Born 1975 Melbourne, Victoria, lives and works Melbourne, Victoria
Benjamin Armstrong’s sculptures often employ wax and glass. The gallery fills with light and colour, sometimes opaque, often transparent. Static objects appear to wriggle, thrust, or be pulled downwards by an unforgiving gravity. Eyeballs stare across at breasts, while tendrils clutch at dark, inviting orifices. We rush to keep up with our own imagination.
Each material is in many ways the opposite of the other, yet when they come together a third state is reached in a way that several commentators have described as “alchemical”. Male and female body parts seem to join effortlessly, both in our heads and on the floor in front of us. But it is not effortless. There is in fact much hard thinking and experimentation behind such skillful creation.
Sliding between dissolution and emergence his work has the same tension and beauty as the sculptures and photographs of Medardo Rosso, and the same familiarity with infinity as Anish Kapoor or Ad Reinhardt. In a recent interview with curator Charlotte Day, Armstrong showed the breadth of his influences through mention of his interest in the two thousand year old Egyptian Fayum portraits, which use wax in their construction, and his fascination with Pukumani burial poles which he saw first hand on the Tiwi Islands in 2004. “Each pole had its own vitality,” he says, “but also acted as a celebrant for the dead. Colour hovered on them in patterns with meanings indiscernible to me....I’m interested in the way Tiwi culture embraces the temporal. They use pigments that flake from the poles and a soft wood that decays back into the earth quickly.” His drawings, especially, are testament to these influences.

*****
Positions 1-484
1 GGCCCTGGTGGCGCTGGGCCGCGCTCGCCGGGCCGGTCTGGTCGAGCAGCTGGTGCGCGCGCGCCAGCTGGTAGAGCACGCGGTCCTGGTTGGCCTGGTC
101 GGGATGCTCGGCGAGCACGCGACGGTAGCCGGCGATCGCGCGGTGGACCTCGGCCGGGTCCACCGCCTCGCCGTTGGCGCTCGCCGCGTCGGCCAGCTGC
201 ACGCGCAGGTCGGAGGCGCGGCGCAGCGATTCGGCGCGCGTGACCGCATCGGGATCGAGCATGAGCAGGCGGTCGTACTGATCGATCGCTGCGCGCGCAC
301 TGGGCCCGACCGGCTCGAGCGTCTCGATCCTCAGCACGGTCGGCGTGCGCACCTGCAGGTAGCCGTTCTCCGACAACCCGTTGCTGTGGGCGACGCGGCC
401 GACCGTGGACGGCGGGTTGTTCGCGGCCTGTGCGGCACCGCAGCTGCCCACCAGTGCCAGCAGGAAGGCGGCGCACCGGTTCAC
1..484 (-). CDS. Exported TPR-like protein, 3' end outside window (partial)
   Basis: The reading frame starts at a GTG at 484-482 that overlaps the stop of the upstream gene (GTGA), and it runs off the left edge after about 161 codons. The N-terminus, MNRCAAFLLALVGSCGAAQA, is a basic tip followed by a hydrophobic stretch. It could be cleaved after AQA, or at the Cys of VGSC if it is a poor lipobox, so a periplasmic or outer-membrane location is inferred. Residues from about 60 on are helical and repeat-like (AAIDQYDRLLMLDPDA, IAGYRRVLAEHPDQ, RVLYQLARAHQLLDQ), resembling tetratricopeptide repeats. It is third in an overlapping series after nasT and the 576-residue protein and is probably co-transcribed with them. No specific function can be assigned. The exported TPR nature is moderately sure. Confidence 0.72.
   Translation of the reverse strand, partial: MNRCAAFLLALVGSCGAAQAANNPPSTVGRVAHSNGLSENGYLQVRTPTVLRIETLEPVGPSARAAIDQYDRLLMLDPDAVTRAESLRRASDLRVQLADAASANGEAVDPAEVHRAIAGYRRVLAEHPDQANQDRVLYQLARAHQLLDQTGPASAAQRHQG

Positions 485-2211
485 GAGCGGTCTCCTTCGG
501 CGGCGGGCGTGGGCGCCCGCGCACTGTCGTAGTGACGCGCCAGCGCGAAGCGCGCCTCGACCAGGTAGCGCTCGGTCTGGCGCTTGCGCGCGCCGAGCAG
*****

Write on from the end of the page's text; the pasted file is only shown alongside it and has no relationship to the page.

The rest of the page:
Benjamin very much enjoys the physical act of making something (“There is a great wrestle and pleasure for me in making things”), and cites creativity as perhaps being “the core of what it means to be human”. In works such as “Night Together III” (2009), “Tingles” (2007) and “Wharton’s Jelly” (2007) we see that creativity in action, we feel the tug–of–war between seduction and repulsion. We feel we are being admitted to very private places where the phallus and the orifice are united with a certain lightness of being and heaviness of guilt. Yet at other times, as curator Juliana Engberg has observed, “It is possible to imagine that Ben’s sculptural works and drawings reference the oceanic world of tropical seas and coral architecture; the lava forms of the Pacific, the tattoo inscriptions on bark and flesh, and the sand drawings of island cultures. Swirling patterns suggest weather and meteorology; magnetic fields, dunes and contours. But these drawings are, I suspect, psycho–geographies.”
Text by Dr Peter Hill, artist and writer and Adjunct Professor of Fine Art at RMIT University, Melbourne.
2011 Anne & Gordon Samstag International Visual Art Scholarship
1996 Bachelor of Fine Arts, Victorian College of the Arts, Melbourne